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In Bloom This Week: Texas Bluebells

My favorite Texas wildflower is blooming in the little scrap of wetland we call Meadow Marsh. We’re lucky to have the native Texas bluebells, Eustoma exaltatum, aka blue gentian, prairie gentian, and blue marsh lily. They truly are exalted, and for me, the loveliest of all our Hill Country wildflowers. The medicinal use of these […]

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Work In Progress: May 2021

One of the many happy privileges I’ve enjoyed in nearly four decades as a full-time writer is the ability to choose my own work. Nobody has ever tried to tell me what to write. Well, maybe some, like those who don’t like China Bayles’ liberal opinions and want to tell her what to think. But […]

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A Family Mystery

Nearly 40 years ago, an older family member confided to me that, according to secret family lore, my father–born in 1903, the youngest of four children–was not the son of Granny Amy’s husband, Granddad Fred. Neither my brother nor I found this to be very surprising; it explained our father’s estrangement from his brothers and […]

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In Bloom This Week: Evening Primroses

The pink blooms cascading down our creek bank this week belong to the evening primrose (Oenothera biennis). It’s not just pretty, though. It’s an all-around useful plant. I’ve read that primrose leaves can be cooked like greens–maybe I’ll add a few to the next batch of kale. The roots can be boiled like potatoes and […]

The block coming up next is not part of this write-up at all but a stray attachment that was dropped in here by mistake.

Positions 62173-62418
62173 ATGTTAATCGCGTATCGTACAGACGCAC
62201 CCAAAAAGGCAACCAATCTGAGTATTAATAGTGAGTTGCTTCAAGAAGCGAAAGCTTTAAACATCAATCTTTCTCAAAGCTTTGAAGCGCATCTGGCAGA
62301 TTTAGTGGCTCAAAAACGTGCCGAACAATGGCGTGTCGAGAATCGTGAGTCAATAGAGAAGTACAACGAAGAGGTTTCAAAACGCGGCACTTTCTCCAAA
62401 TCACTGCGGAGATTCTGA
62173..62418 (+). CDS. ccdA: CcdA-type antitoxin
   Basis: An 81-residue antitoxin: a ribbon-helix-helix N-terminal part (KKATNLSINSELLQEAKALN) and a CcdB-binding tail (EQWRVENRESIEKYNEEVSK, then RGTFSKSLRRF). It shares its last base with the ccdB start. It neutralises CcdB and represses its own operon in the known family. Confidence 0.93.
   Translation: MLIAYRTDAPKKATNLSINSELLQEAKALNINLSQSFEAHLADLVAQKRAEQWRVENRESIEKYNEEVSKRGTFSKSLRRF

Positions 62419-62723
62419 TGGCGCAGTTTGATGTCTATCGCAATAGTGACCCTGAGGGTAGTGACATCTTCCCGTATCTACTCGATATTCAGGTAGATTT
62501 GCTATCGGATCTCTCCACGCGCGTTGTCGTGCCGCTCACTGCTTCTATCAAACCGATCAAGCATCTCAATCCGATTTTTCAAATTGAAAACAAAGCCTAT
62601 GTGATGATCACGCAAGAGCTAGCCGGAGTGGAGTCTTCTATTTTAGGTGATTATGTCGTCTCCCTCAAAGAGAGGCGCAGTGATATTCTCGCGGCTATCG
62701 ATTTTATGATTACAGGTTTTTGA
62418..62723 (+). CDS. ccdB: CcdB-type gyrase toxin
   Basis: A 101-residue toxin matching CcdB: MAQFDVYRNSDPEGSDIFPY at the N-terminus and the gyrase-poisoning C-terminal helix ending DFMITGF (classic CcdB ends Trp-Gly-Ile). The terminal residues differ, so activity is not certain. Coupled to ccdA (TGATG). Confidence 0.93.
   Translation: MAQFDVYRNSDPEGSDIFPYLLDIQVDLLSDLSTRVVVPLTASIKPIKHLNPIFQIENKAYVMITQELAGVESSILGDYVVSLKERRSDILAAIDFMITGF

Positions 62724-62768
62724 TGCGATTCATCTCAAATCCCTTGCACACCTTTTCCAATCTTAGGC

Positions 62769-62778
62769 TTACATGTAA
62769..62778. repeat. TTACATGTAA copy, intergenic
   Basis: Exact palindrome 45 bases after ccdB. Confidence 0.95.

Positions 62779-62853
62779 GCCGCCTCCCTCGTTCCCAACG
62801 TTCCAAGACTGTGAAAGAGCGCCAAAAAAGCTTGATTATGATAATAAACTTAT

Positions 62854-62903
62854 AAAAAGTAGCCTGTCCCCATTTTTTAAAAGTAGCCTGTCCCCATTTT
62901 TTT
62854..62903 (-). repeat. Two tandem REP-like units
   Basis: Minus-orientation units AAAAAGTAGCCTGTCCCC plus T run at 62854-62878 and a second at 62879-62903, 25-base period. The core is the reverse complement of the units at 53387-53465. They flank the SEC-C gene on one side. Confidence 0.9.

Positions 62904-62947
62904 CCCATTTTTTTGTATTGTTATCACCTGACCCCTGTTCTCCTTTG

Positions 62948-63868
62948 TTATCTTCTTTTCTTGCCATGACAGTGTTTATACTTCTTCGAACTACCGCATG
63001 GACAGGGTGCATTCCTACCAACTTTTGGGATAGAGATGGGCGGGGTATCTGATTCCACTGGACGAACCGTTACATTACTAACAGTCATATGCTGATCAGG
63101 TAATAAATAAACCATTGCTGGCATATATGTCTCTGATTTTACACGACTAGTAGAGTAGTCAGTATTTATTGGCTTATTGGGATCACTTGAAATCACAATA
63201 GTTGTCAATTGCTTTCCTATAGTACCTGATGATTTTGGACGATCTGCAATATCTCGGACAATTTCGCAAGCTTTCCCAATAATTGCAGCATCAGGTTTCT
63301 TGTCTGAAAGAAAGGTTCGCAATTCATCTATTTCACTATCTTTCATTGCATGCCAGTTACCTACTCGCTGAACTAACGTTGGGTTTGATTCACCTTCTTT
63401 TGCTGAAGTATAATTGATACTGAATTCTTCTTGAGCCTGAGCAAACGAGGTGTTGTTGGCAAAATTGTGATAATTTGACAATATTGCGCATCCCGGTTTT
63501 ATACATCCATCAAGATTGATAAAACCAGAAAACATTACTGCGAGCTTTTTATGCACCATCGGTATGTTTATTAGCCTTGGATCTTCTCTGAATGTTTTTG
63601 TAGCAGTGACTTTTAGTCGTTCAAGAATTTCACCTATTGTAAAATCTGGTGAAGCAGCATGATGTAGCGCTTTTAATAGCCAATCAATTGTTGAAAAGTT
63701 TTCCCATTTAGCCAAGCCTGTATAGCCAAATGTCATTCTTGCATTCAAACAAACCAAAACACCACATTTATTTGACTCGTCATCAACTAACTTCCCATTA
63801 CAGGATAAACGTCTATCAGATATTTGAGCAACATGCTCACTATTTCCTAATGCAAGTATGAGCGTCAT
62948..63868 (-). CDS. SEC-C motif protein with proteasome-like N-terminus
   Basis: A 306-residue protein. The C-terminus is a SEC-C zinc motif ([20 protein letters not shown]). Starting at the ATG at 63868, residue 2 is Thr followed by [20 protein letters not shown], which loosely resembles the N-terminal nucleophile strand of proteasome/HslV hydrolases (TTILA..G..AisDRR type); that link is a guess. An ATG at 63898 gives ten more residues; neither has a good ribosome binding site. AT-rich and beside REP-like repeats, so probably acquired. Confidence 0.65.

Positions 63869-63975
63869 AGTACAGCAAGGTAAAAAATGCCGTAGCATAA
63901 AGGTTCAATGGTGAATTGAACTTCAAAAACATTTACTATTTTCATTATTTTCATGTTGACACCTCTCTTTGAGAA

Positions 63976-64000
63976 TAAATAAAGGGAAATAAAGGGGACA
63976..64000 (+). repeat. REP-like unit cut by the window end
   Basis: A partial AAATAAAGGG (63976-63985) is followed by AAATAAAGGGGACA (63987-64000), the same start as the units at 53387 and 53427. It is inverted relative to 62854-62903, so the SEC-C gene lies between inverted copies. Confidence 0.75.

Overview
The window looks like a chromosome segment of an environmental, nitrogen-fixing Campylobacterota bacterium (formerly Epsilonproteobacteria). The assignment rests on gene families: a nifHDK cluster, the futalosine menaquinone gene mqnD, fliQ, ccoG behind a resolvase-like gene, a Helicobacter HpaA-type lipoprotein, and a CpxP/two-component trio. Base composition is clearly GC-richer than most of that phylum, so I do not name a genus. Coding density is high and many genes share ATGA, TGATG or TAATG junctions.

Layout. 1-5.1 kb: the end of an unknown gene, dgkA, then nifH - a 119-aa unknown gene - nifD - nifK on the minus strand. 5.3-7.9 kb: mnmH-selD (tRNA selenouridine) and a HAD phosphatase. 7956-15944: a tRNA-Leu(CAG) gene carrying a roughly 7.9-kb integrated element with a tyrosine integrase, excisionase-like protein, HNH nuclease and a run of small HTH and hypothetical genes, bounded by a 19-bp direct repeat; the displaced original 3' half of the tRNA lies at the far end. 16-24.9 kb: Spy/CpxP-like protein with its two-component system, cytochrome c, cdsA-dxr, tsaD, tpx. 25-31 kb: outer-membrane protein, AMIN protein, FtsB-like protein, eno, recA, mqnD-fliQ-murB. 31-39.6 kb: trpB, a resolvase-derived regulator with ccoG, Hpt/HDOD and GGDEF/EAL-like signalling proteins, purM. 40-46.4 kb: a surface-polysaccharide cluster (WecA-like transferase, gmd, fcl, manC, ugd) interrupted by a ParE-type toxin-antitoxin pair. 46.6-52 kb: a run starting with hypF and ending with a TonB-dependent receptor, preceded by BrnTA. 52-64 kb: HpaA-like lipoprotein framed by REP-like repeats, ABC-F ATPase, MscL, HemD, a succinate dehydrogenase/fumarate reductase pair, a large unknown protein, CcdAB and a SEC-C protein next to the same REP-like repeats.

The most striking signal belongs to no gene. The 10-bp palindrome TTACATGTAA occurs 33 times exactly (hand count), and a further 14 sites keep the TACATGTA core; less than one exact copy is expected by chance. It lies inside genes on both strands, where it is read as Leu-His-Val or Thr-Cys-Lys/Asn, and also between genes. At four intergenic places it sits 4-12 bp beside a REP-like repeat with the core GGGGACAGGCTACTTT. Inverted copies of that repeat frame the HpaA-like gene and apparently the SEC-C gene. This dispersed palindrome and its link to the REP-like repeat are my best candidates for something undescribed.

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Work In Progress: March 2021

The current cross stitch project (“Canal Home,” by Artecy in Aida 18 ct, 72 colors) is going to take a while. It’s larger and more challenging, with a lot of what cross stitchers call “confetti”–many different colors in a 10×10 square of fabric. But what is life but a whole series of confetti challenges? Managing […]

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Look Down: Henbit and Chickweed

If you look down at your feet, you might just see a new green world. For me, that’s what happens every spring here at Meadow Knoll. Henbit (Lamium amplexicaule) flourishes in the early spring, and if I allowed it, this little eager beaver would monopolize my garden beds. A member of the mint family (but […]

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Life Out of Left Field

For a full year now, we’ve been learning to live life out of the ordinary. Life unpredictable, unforeseeable, unexpected. Life iffy, unlooked for, out of left field, not in the cards, subject to change, can’t-count-on-it life. At all levels of life–personal, familial, local, national, global–we no longer know what’s normal. COVID-19 (with its many and […]

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The Great Freeze-up: Winter 2021

I’ve started this post several times, only to lose it as the power went off again. This is our fourth day with intermittent, unpredictable power. When I can get email, I can see numerous thoughtful messages–thank you. I won’t be able to answer each one, so please consider this quick post an answer to all, […]

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Works in Progress: Februrary 2021

Here in the Texas Hill Country, it doesn’t usually get very cold–not much below freezing and then for only a couple of hours. This week, though, we’ll join all of you Northerners in the cold that’s pushing down from the Arctic. The weather folks are telling us that we’ll be in the 20s for a […]

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Writing a Woman’s Life: Rose Wilder Lane, Part 3

This completes this three-part series. Go here for Part One and Part Two. For me, biographical fiction—novels built on the lives and times of real people—is the most interesting and challenging of all fictional genres. I read all I can find, from Erik Larson’s Thunderstruck to Melanie Benjamin’s The Aviator’s Wife to the superb Watergate: A Novel, by Thomas […]